Federal Judge: Detroit’s ‘Legacy’ Licensing Rules are ‘Likely Unconstitutional’

Detroit’s cannabis industry license ordinance giving preference to long-time city residents is “likely unconstitutional,” according to a recent federal ruling.

Full story after the jump.

A U.S. District Court judge on Thursday blocked the city of Detroit, Michigan from issuing cannabis industry licenses, ruling that the provisions in the city’s industry ordinance giving preference to long-time city residents is “likely unconstitutional,” the Detroit News reports.

U.S. District Judge Bernard Friedman wrote in his opinion that the Motor City’s rules give “an unfair, irrational, and likely unconstitutional advantage to long-term Detroit residents over all other applicants.”

“At a minimum, the ordinance must pass rational basis review to be deemed constitutional under both the United States and Michigan constitutions. However, the challenged provisions of the Detroit ordinance do not appear to be rationally related to the stated purpose of rectifying the harm done to city residents by the war on drugs.”Friedman, in his ruling, via the News

The Detroit ordinance gives preferential status to “legacy” Detroiters who have lived in the city for 15 of the last 30 years; or for 13 of the last 30 years and are low-income; or for 10 of the last 30 years and have a past cannabis-related conviction.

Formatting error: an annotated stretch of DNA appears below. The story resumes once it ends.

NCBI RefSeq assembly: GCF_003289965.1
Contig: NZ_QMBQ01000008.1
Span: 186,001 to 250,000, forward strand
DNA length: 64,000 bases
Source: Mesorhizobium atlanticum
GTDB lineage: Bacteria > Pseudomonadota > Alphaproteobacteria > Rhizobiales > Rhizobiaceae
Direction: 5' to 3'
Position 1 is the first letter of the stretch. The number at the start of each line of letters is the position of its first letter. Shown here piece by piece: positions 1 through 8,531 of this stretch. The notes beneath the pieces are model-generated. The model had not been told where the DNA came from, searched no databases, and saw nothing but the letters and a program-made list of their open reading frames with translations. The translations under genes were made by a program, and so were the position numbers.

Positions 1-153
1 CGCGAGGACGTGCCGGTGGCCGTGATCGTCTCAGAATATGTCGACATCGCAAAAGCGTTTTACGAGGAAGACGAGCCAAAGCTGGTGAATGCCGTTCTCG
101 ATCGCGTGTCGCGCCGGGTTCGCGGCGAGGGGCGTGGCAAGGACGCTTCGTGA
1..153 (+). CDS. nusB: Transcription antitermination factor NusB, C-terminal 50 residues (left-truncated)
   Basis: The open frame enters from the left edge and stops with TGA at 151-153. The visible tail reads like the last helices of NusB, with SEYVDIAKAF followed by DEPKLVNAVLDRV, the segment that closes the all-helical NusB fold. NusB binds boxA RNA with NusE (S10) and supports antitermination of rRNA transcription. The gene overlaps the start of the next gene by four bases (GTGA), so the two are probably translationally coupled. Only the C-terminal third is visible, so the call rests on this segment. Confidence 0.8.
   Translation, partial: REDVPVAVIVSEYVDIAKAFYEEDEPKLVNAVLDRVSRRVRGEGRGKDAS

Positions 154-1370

This is the second time Friedman ruled against the city’s cannabis licensing plan. In April, he issued a temporary restraining order which prevented officials from receiving any more industry applications.

The city’s ordinance includes language that says no licenses will be issued or renewed if any part of the local law is deemed unconstitutional or otherwise struck down. The city had planned to begin issuing licenses on May 1.

The lawsuit against the rules was brought by city resident Crystal Lowe who argued that she was “almost certainly denied” a license because the city’s cannabis ordinance “favors certain Detroit residents over other Michiganders based on the duration of their residency,” according to court documents outlined by the News.

Detroit Councilman James Tate, who sponsored the cannabis ordinance, said the rules were “never to prevent anyone from participating” in the industry but to ensure that those city residents most disproportionately impacted by the War on Drugs “have a fair shot of participating in a potentially lucrative opportunity for Detroit.”

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